What Your Fingernails Say About Your Health And How To Maintain Them

Nails have many obvious purposes, including helping you pick up, scratch, and separate things. However, many people do not realize that they can also provide important information about a person’s health.

Professor Johannes Kahn of the University of Melbourne, Fellow of the Australian Academy of Dermatology and a dermatologist at the Royal Melbourne Hospital, said nails can be symptomatic of a serious condition.

“Nails can show signs of skin cancer or melanoma in the area of ​​the nail. A sign of systemic diseases that affect the joints, such as psoriatic arthritis.

“Nail chafing can be a sign of heart or lung disease, or a systemic malignancy.”

He said liver disease, kidney disease and anemia can also lead to certain nail changes.

“Horizontal lines can be a sign of previous trauma, severe illness, or previous chemotherapy. Recurrent nail infections (paronychia) can be a sign of immunosuppression. .”

In addition, Khan said it could also indicate a vitamin deficiency, for example, by brittle nails. There is a reason

hands with long nails
Nails are important to the human experience. Without them, people wouldn’t be able to easily scratch an itch or pick up a dropped needle.Oporty786/Shutterstock)

keep nails healthy

Important uses of nails make them important to the human experience. Without nails, you cannot easily scratch an itch or pick up a dropped needle. Proper nail care and maintenance is therefore important.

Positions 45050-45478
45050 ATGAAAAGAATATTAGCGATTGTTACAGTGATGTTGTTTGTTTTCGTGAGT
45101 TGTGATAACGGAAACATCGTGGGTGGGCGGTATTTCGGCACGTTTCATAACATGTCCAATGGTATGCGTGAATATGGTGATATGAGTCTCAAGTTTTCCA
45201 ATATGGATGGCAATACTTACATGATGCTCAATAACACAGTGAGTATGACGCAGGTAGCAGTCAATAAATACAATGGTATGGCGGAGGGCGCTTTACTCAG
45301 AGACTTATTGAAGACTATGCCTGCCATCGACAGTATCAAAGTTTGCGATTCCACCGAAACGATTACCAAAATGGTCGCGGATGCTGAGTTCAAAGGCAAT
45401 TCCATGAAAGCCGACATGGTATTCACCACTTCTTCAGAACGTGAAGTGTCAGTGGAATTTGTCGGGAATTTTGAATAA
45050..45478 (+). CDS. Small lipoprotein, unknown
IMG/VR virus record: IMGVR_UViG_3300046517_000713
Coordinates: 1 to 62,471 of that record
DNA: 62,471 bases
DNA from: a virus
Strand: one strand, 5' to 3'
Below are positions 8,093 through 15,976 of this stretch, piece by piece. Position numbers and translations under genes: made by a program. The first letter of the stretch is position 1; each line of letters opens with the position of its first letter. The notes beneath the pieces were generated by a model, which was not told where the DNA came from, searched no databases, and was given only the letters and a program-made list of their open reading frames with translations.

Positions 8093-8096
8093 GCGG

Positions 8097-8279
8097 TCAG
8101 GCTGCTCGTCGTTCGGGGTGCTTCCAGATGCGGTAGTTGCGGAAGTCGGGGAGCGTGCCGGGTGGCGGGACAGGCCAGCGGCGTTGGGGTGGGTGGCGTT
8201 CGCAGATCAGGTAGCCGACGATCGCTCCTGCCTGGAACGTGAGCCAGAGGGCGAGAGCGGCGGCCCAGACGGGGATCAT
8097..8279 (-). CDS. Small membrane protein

Khan pointed out that it’s important to protect the skin around your nails by avoiding exposure to things like excessive wet work, irritants, and harsh chemicals. It said that excessive hand washing should be avoided and only gentle washes without soap should be used.

He said you should use a good hand cream after washing, manual labor, and other similar activities to care for your nails.

“If the skin around the nails is very dry/chapped, a cream or gel containing urea can help,” Khan said.

He also said that since the cuticle acts as a vital seal for the nail unit, it should not be pushed back or damaged by sharp instruments or tools around and under the nail. He said that manipulating the nails with hard instruments should be avoided.

Khan pointed out that while nail clippers can be used without problems, care must be taken not to damage the nail or cut the surrounding skin. said.

But for major issues such as avoiding ingrown toenails, the professor pointed out that cutting the nails flat or square is of the utmost importance. caught on the skin.

He does not recommend self-treatment of ingrown toenails with instruments, and recommends consulting with a general practitioner or podiatrist first.

pandemic rising nails

Digital marketing and e-commerce manager for a beauty company kester blackAudrey Bornville said the company has observed an increase in nail damage since the pandemic.

“There is a significant increase in nail damage due to the drying out of hand sanitizer and more frequent hand washing,” Bournville said.